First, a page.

It is time that we learn some lessons from Bangladesh. These are some of the steps which have enabled them to make tremendous progress and they are far ahead of us these days in many areas. Let the healthcare professionals in Pakistan, particularly those kind hearted physicians who think for the poor and have soft corner for them, to ponder over these issues.  Discourage those among their ranks who coerce, blackmail pharmaceutical trade and industry to extract money, and are in the habit of making money at the pretext of these medical conferences, seminars and symposia.  Organize all such academic activities at medical institutions or Convention Centers which are now available in every big city of the country which will reduce the cost tremendously. If they lack some facilities, they can be improved. Pharma industry all over the world sponsors Continuing Medical Education programmes, academic activities but let us use this assistance judiciously improving, expanding services and facilities at healthcare facilities, providing scholarships for research to the young scientists and postgraduates rather than spending it for lunches and dinners at Five Star Hotels. National Bioethics Committee in its Guidelines on Healthcare Professionals interaction with Pharma Trade and Industry has covered all these issues but what is lacking is its implementation by the authorities concerned who are in deep slumber. When will they wake up, is not known?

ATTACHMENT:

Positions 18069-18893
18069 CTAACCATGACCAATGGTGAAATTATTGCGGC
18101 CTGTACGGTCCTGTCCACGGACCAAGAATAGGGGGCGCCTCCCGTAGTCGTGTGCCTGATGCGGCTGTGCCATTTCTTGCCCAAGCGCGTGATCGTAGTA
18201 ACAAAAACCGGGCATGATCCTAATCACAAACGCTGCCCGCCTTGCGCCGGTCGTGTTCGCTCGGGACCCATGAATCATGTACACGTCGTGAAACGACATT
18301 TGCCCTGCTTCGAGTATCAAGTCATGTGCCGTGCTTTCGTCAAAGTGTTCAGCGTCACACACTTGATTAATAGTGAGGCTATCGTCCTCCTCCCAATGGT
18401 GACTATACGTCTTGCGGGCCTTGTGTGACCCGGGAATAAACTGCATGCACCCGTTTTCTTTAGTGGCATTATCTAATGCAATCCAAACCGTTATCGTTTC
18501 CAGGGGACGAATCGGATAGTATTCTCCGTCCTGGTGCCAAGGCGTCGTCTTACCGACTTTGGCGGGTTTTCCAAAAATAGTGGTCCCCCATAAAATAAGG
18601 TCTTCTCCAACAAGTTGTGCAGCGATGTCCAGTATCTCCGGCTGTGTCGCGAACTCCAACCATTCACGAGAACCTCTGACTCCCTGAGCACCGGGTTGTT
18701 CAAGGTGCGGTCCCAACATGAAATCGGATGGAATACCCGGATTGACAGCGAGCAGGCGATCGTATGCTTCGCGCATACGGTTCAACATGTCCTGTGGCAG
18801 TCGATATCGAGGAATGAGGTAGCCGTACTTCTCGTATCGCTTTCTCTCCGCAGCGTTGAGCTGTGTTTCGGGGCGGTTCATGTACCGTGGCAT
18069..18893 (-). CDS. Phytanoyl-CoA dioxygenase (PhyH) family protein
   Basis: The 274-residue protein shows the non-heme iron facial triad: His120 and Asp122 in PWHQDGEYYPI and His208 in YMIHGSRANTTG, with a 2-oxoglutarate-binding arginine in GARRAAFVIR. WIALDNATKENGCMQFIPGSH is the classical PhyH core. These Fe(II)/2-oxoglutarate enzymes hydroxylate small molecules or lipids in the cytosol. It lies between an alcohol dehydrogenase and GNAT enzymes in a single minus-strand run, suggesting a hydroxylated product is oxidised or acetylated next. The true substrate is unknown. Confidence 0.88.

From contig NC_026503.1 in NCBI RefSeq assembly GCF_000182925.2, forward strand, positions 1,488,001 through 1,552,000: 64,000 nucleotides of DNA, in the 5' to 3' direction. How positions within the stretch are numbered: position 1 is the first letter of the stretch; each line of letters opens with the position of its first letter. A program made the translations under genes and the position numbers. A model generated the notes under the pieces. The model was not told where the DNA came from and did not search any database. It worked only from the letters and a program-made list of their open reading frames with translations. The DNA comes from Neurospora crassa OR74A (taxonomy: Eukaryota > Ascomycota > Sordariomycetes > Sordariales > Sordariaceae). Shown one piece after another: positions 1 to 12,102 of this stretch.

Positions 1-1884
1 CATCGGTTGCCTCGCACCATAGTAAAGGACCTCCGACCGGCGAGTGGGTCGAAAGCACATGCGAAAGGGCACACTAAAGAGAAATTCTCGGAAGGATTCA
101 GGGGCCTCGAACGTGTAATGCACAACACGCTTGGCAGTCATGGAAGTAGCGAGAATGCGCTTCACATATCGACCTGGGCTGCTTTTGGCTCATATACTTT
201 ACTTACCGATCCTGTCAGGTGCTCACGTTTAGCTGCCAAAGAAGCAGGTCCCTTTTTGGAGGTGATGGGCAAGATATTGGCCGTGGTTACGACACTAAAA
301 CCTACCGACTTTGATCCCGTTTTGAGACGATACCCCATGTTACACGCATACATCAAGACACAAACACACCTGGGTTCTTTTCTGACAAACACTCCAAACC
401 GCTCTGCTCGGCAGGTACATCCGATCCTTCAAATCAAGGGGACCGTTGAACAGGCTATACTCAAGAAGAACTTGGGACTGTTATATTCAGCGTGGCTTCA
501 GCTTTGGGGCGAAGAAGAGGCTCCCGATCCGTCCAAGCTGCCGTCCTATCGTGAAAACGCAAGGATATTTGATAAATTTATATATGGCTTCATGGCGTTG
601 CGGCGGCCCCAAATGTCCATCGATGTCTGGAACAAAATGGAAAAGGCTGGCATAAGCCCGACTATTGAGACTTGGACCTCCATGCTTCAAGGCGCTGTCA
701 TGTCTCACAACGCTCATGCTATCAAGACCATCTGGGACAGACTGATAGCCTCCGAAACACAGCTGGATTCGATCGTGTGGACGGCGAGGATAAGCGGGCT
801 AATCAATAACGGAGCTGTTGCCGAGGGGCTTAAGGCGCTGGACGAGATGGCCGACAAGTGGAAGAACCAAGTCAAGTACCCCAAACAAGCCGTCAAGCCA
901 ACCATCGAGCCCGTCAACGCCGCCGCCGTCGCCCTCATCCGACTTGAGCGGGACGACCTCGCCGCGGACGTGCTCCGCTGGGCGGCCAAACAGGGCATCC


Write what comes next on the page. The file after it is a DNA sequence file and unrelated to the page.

REFERENCE

  1. WHO and World Bank Report. 400 Million people do not have access to essential health services Pulse International 2015;16(14):2